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carole lombard 02

See Valentino for yourself this Friday

Posted by vp19 on 2011.05.03 at 00:07
Current mood: excitedexcited

Even from the start, Carole Lombard's career crossed paths with just about everyone in the film industry...but there probably were a few exceptions. One of them will be honored on the 116th anniversary of his birth Friday.

He's Rudolph Valentino, legendary lover of the silent screen. While it's possible that Jane Alice Peters, just entering her teenage years, may have spotted Valentino at a premiere or related event, by the time she got into pictures in late 1924 and adopted the screen name Carole Lombard, she didn't work at the same studio he did (she was at Fox, he was at Paramount). And in August 1926, when Valentino died unexpectedly during surgery, Lombard -- not yet 18 -- had no time to mourn, as she herself was recovering from plastic surgery to heal the scars from an automobile accident earlier that year, which led to Fox canceling her contract.

I am certain she saw at least a few of Rudy's pictures; he was incredibly popular, particularly with female audiences.

Friday, American viewers who know Valentino only as a 1920s sex symbol rather than as an actor can get an idea of what he was like on screen, as Turner Classic Movies will air six of his films as a birthday commemoration.

"The Sheik" (shown above), arguably Rudy's most famous role, isn't on the schedule. Thanks to its runaway success, "sheik" quickly became a major twenties term for any amorous male; in fact, Hollywood High School's athletic teams are called the Sheiks (the girls' teams are called "Shebas," after "Queen of"). All six of the films TCM are showing are from 1921 and '22, not long after Valentino rose to worldwide fame. Here's the schedule (all times Eastern):

* 8 a.m. -- "Beyond The Rocks" (1922). Many people have heard of Valentino but have never seen him act, and the same can be said for the silent-era output of Gloria Swanson. You can kill two birds with one stone in this film, thought lost for decades before it turned up. There's some decomposition near the end, but you'll get to see what these two legends were like in this mountain adventure.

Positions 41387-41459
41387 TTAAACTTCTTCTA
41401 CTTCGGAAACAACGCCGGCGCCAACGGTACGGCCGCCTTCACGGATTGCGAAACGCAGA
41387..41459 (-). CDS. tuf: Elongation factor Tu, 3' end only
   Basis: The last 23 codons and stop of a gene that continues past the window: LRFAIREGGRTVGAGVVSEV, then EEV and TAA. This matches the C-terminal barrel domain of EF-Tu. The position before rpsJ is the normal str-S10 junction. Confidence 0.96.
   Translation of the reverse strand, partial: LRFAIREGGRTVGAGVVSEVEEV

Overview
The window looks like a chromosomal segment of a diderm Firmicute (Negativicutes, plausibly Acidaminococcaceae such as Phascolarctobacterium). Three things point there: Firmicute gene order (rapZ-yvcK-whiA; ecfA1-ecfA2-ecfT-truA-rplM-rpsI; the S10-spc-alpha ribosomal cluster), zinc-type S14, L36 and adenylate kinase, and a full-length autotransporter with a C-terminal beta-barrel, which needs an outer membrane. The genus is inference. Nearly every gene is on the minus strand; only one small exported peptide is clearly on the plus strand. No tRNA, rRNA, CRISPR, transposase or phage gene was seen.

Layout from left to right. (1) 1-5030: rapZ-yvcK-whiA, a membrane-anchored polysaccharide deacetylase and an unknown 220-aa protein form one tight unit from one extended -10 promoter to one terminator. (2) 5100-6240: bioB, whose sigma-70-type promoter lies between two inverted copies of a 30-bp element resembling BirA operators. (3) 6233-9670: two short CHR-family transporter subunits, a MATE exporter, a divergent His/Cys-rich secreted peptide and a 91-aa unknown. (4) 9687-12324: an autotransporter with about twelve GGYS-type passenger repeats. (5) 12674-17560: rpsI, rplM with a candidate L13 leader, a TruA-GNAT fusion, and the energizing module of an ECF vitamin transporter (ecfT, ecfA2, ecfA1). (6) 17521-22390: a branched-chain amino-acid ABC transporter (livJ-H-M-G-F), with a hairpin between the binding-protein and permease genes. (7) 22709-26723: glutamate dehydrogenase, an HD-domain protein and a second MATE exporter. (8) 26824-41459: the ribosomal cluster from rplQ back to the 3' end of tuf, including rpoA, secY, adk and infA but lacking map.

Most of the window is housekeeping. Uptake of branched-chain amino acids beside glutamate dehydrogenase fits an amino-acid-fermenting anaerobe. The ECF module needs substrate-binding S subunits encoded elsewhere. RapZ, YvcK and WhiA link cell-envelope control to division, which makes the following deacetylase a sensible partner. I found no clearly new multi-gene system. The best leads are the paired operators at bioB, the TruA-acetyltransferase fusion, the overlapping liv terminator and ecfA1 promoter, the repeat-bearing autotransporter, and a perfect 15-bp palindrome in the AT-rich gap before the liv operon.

* 9:30 a.m. -- "Moran Of The Lady Letty" (1922). Rudy goes from the mountains to the sea in this tale of playboy Rudy (whose character is named Ramon Laredo!) rescues a young woman (Dorothy Dalton) who's been kidnapped by smuggles (she's the "Moran" of the film's title). A fun movie with some good maritime sequences.

* 10:45 a.m. -- "The Young Rajah" (1922). Here, Valentino portrays an American boy who learns that he's really an Indian ruler and must desert his sweetheart to reclaim his throne. A bit absurd, but nonetheless fun.

* 11:45 a.m. -- "Camille" (1921). This ran on TCM's "Sunday Silent Nights" not long ago, and here's your chance to see it again. Alla Nazimova plays the title character with Rudy in a supporting part, as the story is transferred to more contemporary times with some stunning set design. One guesses Greta Garbo saw this while a teen in Sweden, not knowing that years later, she would star in a version that talked.

* 1 p.m. -- "The Conquering Power" (1921). Here, Valentino plays a young man who falls for his wicked uncle's stepdaughter (Alice Terry). Not one of his better-known films.

* 2:45 p.m. -- "The Four Horsemen Of The Apocalypse" (1921). This is the film that put Rudy on the map, as he plays an Argentine of French descent who fights for his father's country during the World War...and dances a mean tango (with Terry) in the process. Brilliantly done, one of the landmarks of the silent era.

Had Valentino lived to witness the arrival of sound, would he have been a star in talkies? Recordings exist of his voice, which sounds consistent with his persona. Would he have adjusted to the differing style talking pictures required, or would it have crippled him as it did John Gilbert? It's a question we'll never have an answer for.

On Friday, however, witness the work of the Valentino we do know. His natural acting may surprise you.

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